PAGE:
Shortly before the 2008 election I asked a gay friend which candidate he supported. When he replied “Obama,” I asked why, and my friend said that he was a single-issue voter (the single issue being gay marriage) and Obama was obviously going to legalize gay marriage nationwide, whereas McCain was a stodgy old conservative and therefore self-evidently an enemy of gay rights. I pointed out that Obama was all over the map and had made conflicting statements about his attitudes toward gay marriage, telling gay groups that one day same-sex marriage will be seen as normal, while on the other hand giving an interview for a mainstream paper in which he said, “Marriage is something sanctified between a man and a woman.”
My friend instantly dismissed Obama’s anti-gay-marriage statements: “That’s just something he’s gotta say to appeal to Middle America. Once he’s in office, you’ll see!”
Well, over a year later, I certainly do see. And the result is the exact opposite of what my friend and millions of other gay voters who chose Obama and rejected McCain on this basis had predicted. Turns out Obama has been a major disappointment for the gay community, while the McCain family has emerged as unexpected supporters of gay marriage.
|Cindy McCain’s new ad promoting gay marriage.|
Yesterday, two unrelated news events perfectly illustrated this unexpected ideological contrast.
The first happened in the California trial challenging the legality of Proposition 8, the measure banning gay marriage in the state. Stanford Professor Gary Segura, an expert witness attempting to show that gays are politically vulnerable and thus need constitutional protection, summarized the gay community’s stinging disappointment over Obama’s inaction as president:
Segura took aim at Obama, saying he was “not a reliable ally” for gays and lesbians, citing his refusal to back gay marriage or end the military’s “don’t ask, don’t tell” policy. When Proposition 8’s lawyer showed a video of a speech last fall in which the president vowed to fight for gay rights, Segura was unyielding.
“I think President Obama is perhaps the best illustration of an ally who can’t be counted on, an ally whose rhetoric far exceeds his actions,” he said.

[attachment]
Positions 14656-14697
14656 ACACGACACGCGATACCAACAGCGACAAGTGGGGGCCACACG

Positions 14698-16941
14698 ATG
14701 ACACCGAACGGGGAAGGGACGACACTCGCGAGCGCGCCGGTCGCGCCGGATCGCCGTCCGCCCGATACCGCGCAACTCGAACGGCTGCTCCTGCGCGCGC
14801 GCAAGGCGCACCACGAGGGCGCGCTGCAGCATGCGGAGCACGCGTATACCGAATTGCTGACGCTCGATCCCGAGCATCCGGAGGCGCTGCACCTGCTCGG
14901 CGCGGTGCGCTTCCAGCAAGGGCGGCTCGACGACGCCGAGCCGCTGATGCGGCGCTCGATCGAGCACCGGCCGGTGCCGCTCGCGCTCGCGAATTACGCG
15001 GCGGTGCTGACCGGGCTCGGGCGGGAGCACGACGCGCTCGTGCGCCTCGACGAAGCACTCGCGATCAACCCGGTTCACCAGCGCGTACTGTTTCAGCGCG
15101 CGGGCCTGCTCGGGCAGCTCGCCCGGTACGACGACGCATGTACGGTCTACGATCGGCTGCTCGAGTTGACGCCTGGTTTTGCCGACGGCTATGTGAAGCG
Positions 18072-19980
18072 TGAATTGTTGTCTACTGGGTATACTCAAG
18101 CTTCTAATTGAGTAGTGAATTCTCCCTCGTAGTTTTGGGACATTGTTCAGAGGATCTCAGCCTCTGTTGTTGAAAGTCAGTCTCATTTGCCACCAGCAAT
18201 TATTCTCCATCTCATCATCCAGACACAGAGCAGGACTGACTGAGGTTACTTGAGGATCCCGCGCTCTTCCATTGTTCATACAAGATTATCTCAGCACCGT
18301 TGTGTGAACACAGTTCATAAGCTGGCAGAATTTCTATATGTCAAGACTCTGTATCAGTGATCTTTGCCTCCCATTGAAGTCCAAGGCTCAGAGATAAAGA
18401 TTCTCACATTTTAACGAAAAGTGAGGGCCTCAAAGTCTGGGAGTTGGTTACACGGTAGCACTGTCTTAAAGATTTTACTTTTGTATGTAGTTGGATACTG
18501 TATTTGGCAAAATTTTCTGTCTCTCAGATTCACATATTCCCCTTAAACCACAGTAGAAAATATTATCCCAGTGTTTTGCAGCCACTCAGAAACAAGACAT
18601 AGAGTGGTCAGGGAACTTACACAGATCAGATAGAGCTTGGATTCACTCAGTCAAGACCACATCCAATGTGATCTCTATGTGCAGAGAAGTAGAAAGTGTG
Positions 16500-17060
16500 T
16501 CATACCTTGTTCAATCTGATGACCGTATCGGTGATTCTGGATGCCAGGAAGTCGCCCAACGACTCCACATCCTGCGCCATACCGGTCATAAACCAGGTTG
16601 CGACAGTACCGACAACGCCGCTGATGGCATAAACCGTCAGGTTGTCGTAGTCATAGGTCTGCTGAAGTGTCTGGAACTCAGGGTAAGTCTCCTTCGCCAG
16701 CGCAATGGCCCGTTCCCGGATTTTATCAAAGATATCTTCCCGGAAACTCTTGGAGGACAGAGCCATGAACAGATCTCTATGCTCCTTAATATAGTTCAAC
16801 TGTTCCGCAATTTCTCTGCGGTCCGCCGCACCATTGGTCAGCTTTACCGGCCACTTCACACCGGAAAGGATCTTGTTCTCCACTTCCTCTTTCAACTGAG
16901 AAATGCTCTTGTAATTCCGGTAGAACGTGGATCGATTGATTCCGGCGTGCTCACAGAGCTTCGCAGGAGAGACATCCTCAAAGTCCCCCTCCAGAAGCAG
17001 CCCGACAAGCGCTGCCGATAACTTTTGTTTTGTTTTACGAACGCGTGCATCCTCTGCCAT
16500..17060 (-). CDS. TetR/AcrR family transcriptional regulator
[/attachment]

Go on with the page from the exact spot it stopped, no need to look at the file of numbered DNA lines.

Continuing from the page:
Meanwhile, over in the Republican camp, John McCain’s wife Cindy yesterday totally destroyed the last shred of the tired old stereotype that Republicans are all anti-gay when she appeared as the new spokesmodel for the pro-gay-marriage group “NOH8.” In so doing, she joins her daughter Meghan McCain as an outspoken advocate for gay marriage.
And yes, John McCain himself yesterday was forced to repeat his rather limp boilerplate defense of traditional marriage, but it’s pretty obvious that the issue is near the bottom of his priority list, as he only mentions gay marriage when pestered about it by reporters. If anything, Obama’s public rejection of gay marriage is stronger than McCain’s.
Like many self-defined minority groups, gay Americans were mostly swept up in the vague but grandiose promises of “change” emanating from Obama’s campaign, and voted for him in overwhelming numbers. But after a year of total inaction on any gay rights issues, it has become painfully obvious that Obama was lying to the gay community — just as he lied to the rest of America on practically every other issue under the sun.
A remorseful voter is an angry voter. How many times can the Democratic Party burn its constituent voting-blocs with broken promises and still count on those votes in the next election?
Gay voters who base their electoral decisions exclusively on gay rights issues need to stop automatically assuming that Democrats are their allies and Republicans are their foes. By awarding their votes to Democratic candidates by default, the gay community has ensured that they are taken for granted and no longer have much political pull.
Yes, it is true that some Republican candidates are also social conservatives who oppose gay marriage. Yet the same is true for many Democratic candidates, though perhaps not quite as many percentage-wise. If you insist on being a single-issue voter (which is an ideological blunder, in my opinion, but that’s a different topic), then look at each candidate individually, aside from party affiliation, to see where they stand on the issue of your choice. When it comes to gay marriage, you may be surprised to find that in many instances (not just Obama vs. the McCains) there are no real differences between the Democratic and Republican positions in any particular head-to-head race. And that being the case, you can move down the list to other political priorities on which to base your vote (economy, defense, etc.), and you can make a decision outside of a rigid political framework.
Only by putting “the gay vote” back in play can those who fight for gay rights get any traction. Otherwise, the gay community will be seen by the Democrats as a sure thing whose demands can therefore be safely ignored.